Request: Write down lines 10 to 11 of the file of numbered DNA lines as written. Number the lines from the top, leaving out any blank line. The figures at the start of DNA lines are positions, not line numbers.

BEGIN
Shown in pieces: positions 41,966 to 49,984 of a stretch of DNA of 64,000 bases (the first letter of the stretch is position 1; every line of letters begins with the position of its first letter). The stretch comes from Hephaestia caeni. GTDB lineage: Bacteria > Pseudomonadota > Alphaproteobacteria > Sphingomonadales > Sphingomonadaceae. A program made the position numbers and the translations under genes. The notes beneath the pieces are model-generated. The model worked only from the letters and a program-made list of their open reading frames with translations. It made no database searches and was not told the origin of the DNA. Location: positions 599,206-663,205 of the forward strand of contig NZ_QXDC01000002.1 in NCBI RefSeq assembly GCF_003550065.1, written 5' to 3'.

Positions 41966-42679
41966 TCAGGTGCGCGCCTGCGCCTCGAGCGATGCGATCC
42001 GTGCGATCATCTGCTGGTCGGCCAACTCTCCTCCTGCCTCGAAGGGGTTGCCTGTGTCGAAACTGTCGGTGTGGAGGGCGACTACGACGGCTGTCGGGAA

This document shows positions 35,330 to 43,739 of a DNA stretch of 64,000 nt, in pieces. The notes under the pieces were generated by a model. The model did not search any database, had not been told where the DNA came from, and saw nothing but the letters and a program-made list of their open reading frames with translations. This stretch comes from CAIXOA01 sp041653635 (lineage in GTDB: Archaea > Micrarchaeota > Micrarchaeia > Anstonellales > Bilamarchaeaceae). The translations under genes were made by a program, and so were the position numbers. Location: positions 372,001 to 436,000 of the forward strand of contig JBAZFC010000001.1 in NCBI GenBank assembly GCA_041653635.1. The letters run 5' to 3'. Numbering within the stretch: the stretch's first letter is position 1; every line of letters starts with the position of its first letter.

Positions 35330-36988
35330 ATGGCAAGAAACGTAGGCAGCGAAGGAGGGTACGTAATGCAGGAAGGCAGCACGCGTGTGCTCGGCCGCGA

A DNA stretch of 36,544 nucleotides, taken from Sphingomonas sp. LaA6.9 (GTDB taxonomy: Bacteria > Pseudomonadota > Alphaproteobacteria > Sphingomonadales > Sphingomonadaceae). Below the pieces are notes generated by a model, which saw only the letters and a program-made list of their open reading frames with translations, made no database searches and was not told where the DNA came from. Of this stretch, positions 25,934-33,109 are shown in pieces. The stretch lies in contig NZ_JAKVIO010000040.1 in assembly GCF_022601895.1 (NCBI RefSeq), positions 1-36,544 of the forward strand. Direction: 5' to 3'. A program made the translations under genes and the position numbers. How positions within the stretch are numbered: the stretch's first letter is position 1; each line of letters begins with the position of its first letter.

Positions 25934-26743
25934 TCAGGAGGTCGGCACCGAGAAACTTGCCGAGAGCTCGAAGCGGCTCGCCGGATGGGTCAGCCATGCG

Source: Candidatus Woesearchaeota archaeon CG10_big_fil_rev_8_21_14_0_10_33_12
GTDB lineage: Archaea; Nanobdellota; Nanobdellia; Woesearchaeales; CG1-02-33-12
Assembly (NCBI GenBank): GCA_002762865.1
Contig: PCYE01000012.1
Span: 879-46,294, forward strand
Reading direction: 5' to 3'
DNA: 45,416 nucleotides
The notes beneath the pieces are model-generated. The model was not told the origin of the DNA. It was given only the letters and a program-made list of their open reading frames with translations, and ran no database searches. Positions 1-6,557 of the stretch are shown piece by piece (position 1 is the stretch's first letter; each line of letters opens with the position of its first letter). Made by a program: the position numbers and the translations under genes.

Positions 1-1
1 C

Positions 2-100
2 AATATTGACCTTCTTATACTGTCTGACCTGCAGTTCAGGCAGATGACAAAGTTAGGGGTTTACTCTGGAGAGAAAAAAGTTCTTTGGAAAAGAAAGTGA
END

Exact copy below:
25934 TCAGGAGGTCGGCACCGAGAAACTTGCCGAGAGCTCGAAGCGGCTCGCCGGATGGGTCAGCCATGCG

Source: Candidatus Woesearchaeota archaeon CG10_big_fil_rev_8_21_14_0_10_33_12